Alaska's Governor Frets Over Pipeline Shutdown

Alaska Gov. Frank Murkowski institutes a statewide hiring freeze in an attempt to prepare for the economic crunch brought on by his state's crippled Prudhoe Bay oil pipelines.

The threat of a stoppage endangers Alaska's budget: Oil taxes account for more than 80 percent of its revenues.

NPR's Michele Norris talks to Gov. Murkowski, who says he has not ruled out suing British Petroleum, the company controlling the oil fields.

The Prudhoe Bay Pipeline

Workers attempt to repair an oil leak at Prudoe Bay. BP/Getty Images hide caption

Map: Alaska and World Reserves
itoggle caption BP/Getty Images

Prudhoe Bay is the largest U.S. oilfield, representing 8 percent of domestic production. BP, which controls the oil rights, began shutting down the western portion of the field after a small leak — and extensive corrosion — was found.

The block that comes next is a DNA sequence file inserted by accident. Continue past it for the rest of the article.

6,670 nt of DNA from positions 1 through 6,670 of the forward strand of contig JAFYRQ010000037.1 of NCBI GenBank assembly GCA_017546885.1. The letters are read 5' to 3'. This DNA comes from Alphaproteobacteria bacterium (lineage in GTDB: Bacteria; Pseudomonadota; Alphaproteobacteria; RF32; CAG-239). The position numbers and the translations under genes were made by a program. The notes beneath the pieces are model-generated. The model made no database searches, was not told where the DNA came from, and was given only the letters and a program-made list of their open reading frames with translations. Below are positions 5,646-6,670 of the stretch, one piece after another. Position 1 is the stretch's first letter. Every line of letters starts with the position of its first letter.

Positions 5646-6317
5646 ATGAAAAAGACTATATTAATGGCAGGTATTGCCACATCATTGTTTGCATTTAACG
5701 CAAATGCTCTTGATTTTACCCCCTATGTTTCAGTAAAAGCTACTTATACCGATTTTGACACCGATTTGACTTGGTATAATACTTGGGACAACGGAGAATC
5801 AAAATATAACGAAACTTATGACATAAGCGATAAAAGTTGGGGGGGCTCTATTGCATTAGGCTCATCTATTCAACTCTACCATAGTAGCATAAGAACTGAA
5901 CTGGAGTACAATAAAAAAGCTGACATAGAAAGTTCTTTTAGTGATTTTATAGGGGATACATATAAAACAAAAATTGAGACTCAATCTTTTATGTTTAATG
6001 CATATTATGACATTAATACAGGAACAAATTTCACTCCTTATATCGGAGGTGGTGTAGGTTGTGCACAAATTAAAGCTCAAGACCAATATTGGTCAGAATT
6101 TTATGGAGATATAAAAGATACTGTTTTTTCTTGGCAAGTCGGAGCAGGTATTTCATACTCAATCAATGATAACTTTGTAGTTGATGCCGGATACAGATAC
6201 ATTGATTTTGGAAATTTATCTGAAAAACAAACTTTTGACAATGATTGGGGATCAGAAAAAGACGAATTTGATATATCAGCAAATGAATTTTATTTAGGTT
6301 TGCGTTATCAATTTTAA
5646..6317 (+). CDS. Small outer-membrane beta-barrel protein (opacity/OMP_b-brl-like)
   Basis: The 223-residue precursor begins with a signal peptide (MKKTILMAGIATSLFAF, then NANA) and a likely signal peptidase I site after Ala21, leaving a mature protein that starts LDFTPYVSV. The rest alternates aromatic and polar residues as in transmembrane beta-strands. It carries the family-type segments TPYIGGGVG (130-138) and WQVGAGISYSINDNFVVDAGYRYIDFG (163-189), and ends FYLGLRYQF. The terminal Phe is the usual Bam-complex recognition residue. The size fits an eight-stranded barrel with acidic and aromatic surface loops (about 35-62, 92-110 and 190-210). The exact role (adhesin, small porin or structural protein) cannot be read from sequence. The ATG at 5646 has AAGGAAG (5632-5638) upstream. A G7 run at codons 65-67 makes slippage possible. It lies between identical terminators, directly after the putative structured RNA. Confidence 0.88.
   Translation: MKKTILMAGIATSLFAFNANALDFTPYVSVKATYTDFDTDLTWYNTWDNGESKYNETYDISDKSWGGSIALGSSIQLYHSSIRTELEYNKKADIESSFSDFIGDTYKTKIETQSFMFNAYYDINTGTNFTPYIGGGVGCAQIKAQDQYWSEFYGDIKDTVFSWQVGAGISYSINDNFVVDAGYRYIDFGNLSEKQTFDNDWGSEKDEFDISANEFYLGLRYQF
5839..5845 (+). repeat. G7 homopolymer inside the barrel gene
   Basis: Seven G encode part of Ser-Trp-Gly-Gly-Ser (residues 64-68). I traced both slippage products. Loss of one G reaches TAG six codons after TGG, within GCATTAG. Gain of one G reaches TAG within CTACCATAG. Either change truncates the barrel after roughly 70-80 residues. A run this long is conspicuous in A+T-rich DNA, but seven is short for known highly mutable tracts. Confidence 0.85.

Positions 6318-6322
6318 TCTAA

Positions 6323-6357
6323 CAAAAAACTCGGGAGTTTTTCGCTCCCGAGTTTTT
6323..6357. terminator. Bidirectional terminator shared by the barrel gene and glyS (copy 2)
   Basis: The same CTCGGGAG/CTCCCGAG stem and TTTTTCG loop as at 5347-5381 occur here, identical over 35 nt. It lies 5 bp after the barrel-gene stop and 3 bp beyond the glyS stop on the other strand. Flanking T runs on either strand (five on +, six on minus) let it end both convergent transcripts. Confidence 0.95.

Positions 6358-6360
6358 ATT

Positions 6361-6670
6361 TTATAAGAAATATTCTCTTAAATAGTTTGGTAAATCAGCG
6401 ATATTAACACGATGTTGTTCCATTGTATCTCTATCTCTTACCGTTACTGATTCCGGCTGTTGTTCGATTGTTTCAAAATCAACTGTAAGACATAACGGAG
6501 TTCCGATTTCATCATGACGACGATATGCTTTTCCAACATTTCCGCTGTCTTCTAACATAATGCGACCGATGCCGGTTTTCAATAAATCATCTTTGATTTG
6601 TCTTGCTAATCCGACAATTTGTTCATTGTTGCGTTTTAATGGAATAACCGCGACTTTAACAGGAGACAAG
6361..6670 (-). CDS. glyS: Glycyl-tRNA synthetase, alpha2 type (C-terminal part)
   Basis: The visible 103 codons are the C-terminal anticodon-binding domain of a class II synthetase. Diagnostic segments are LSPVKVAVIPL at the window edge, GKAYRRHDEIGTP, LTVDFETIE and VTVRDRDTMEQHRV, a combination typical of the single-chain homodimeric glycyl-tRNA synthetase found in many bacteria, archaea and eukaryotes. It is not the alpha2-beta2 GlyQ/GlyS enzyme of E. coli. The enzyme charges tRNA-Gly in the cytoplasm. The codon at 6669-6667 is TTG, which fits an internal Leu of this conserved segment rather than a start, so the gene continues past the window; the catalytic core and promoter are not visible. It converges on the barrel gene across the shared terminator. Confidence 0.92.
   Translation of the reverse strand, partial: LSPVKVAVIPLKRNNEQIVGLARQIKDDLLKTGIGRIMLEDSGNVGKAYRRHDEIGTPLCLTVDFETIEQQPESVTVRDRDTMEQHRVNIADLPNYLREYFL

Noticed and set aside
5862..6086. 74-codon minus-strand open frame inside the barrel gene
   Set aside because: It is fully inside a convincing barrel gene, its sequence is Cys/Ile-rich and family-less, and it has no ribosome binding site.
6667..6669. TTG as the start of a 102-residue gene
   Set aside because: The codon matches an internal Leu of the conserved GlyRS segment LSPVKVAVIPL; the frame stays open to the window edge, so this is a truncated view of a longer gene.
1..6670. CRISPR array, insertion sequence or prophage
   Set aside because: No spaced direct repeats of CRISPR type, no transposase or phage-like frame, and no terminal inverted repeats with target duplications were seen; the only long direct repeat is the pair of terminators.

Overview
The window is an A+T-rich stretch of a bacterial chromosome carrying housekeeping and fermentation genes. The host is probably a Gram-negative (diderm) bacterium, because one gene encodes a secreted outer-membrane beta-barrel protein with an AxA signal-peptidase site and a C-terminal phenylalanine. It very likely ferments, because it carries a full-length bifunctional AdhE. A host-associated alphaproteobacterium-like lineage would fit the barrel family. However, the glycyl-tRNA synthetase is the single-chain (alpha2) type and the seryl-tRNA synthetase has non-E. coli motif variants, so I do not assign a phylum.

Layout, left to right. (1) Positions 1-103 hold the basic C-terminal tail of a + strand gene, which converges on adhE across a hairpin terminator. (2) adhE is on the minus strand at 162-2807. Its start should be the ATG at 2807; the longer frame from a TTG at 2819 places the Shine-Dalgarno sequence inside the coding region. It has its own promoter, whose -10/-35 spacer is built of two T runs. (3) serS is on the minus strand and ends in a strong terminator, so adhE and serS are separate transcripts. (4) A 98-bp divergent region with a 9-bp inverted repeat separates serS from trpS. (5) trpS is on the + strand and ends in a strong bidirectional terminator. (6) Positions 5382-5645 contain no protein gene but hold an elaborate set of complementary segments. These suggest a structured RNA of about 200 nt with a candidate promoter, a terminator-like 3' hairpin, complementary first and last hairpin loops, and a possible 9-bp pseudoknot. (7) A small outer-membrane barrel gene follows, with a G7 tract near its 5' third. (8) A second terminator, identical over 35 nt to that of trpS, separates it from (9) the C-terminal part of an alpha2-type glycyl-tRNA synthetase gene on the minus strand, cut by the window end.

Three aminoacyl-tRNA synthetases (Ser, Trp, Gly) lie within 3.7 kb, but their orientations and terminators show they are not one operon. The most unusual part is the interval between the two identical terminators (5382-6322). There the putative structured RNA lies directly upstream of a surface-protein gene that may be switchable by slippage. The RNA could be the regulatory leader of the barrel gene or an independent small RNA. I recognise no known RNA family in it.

Before the shutdown, the Prudhoe Bay field had been producing 400,000 barrels of crude oil a day. BP has announced that it will try to maintain a diminished flow of oil from the field as it works to repair or replace some 16 miles of pipeline.

Located on Alaska's North Slope, the Prudhoe Bay oil field was discovered in 1968. It remains the largest oil field in North America.

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